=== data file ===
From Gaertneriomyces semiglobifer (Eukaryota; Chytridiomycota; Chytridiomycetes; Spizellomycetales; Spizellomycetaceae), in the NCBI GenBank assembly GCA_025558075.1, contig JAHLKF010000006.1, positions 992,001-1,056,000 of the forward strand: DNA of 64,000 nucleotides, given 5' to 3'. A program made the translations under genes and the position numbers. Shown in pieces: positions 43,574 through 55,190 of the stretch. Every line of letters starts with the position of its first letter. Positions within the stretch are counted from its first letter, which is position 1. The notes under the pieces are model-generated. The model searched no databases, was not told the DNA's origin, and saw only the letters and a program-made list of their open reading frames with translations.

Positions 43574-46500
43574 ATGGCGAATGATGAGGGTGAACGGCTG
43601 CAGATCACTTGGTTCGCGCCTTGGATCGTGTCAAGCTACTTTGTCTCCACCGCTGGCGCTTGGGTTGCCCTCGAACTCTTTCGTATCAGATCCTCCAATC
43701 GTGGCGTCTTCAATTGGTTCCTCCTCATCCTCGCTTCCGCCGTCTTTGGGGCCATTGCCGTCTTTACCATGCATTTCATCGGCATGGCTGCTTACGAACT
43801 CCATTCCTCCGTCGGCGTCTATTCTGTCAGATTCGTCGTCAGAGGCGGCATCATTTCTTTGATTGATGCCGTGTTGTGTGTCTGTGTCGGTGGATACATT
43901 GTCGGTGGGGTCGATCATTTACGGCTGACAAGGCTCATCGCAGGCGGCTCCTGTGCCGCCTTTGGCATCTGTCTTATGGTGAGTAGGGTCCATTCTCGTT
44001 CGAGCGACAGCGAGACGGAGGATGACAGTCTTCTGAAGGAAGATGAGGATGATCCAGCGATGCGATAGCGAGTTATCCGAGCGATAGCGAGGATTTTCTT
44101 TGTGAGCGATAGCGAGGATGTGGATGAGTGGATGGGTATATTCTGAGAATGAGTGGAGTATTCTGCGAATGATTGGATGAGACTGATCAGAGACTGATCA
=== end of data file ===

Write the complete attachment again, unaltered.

From Gaertneriomyces semiglobifer (Eukaryota; Chytridiomycota; Chytridiomycetes; Spizellomycetales; Spizellomycetaceae), in the NCBI GenBank assembly GCA_025558075.1, contig JAHLKF010000006.1, positions 992,001-1,056,000 of the forward strand: DNA of 64,000 nucleotides, given 5' to 3'. A program made the translations under genes and the position numbers. Shown in pieces: positions 43,574 through 55,190 of the stretch. Every line of letters starts with the position of its first letter. Positions within the stretch are counted from its first letter, which is position 1. The notes under the pieces are model-generated. The model searched no databases, was not told the DNA's origin, and saw only the letters and a program-made list of their open reading frames with translations.

Positions 43574-46500
43574 ATGGCGAATGATGAGGGTGAACGGCTG
43601 CAGATCACTTGGTTCGCGCCTTGGATCGTGTCAAGCTACTTTGTCTCCACCGCTGGCGCTTGGGTTGCCCTCGAACTCTTTCGTATCAGATCCTCCAATC
43701 GTGGCGTCTTCAATTGGTTCCTCCTCATCCTCGCTTCCGCCGTCTTTGGGGCCATTGCCGTCTTTACCATGCATTTCATCGGCATGGCTGCTTACGAACT
43801 CCATTCCTCCGTCGGCGTCTATTCTGTCAGATTCGTCGTCAGAGGCGGCATCATTTCTTTGATTGATGCCGTGTTGTGTGTCTGTGTCGGTGGATACATT
43901 GTCGGTGGGGTCGATCATTTACGGCTGACAAGGCTCATCGCAGGCGGCTCCTGTGCCGCCTTTGGCATCTGTCTTATGGTGAGTAGGGTCCATTCTCGTT
44001 CGAGCGACAGCGAGACGGAGGATGACAGTCTTCTGAAGGAAGATGAGGATGATCCAGCGATGCGATAGCGAGTTATCCGAGCGATAGCGAGGATTTTCTT
44101 TGTGAGCGATAGCGAGGATGTGGATGAGTGGATGGGTATATTCTGAGAATGAGTGGAGTATTCTGCGAATGATTGGATGAGACTGATCAGAGACTGATCA